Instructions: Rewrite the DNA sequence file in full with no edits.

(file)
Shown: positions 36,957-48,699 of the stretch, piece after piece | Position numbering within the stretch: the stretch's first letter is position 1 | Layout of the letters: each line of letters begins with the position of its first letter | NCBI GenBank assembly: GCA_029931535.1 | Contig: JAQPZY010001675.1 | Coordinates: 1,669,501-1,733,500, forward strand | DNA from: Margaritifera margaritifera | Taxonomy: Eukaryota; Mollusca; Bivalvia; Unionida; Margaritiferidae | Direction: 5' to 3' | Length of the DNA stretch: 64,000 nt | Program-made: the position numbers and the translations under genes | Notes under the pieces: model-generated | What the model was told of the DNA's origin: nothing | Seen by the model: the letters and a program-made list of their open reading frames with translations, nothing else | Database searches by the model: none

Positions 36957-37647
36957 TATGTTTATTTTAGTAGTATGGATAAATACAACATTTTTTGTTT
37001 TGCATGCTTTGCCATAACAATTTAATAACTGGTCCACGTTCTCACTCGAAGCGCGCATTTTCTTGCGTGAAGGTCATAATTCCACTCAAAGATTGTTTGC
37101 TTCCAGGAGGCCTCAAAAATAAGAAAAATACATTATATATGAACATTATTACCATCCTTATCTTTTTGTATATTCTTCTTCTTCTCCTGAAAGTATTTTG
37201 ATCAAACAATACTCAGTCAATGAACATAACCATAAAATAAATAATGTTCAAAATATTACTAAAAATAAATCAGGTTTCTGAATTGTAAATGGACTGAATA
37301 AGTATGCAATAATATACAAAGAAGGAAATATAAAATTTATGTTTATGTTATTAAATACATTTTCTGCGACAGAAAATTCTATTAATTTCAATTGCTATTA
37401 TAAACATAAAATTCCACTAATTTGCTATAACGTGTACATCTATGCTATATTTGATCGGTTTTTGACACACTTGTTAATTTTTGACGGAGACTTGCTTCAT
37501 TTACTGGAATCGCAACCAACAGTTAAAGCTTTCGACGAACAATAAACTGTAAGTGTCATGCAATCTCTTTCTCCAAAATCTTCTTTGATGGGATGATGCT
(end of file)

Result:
Shown: positions 36,957-48,699 of the stretch, piece after piece | Position numbering within the stretch: the stretch's first letter is position 1 | Layout of the letters: each line of letters begins with the position of its first letter | NCBI GenBank assembly: GCA_029931535.1 | Contig: JAQPZY010001675.1 | Coordinates: 1,669,501-1,733,500, forward strand | DNA from: Margaritifera margaritifera | Taxonomy: Eukaryota; Mollusca; Bivalvia; Unionida; Margaritiferidae | Direction: 5' to 3' | Length of the DNA stretch: 64,000 nt | Program-made: the position numbers and the translations under genes | Notes under the pieces: model-generated | What the model was told of the DNA's origin: nothing | Seen by the model: the letters and a program-made list of their open reading frames with translations, nothing else | Database searches by the model: none

Positions 36957-37647
36957 TATGTTTATTTTAGTAGTATGGATAAATACAACATTTTTTGTTT
37001 TGCATGCTTTGCCATAACAATTTAATAACTGGTCCACGTTCTCACTCGAAGCGCGCATTTTCTTGCGTGAAGGTCATAATTCCACTCAAAGATTGTTTGC
37101 TTCCAGGAGGCCTCAAAAATAAGAAAAATACATTATATATGAACATTATTACCATCCTTATCTTTTTGTATATTCTTCTTCTTCTCCTGAAAGTATTTTG
37201 ATCAAACAATACTCAGTCAATGAACATAACCATAAAATAAATAATGTTCAAAATATTACTAAAAATAAATCAGGTTTCTGAATTGTAAATGGACTGAATA
37301 AGTATGCAATAATATACAAAGAAGGAAATATAAAATTTATGTTTATGTTATTAAATACATTTTCTGCGACAGAAAATTCTATTAATTTCAATTGCTATTA
37401 TAAACATAAAATTCCACTAATTTGCTATAACGTGTACATCTATGCTATATTTGATCGGTTTTTGACACACTTGTTAATTTTTGACGGAGACTTGCTTCAT
37501 TTACTGGAATCGCAACCAACAGTTAAAGCTTTCGACGAACAATAAACTGTAAGTGTCATGCAATCTCTTTCTCCAAAATCTTCTTTGATGGGATGATGCT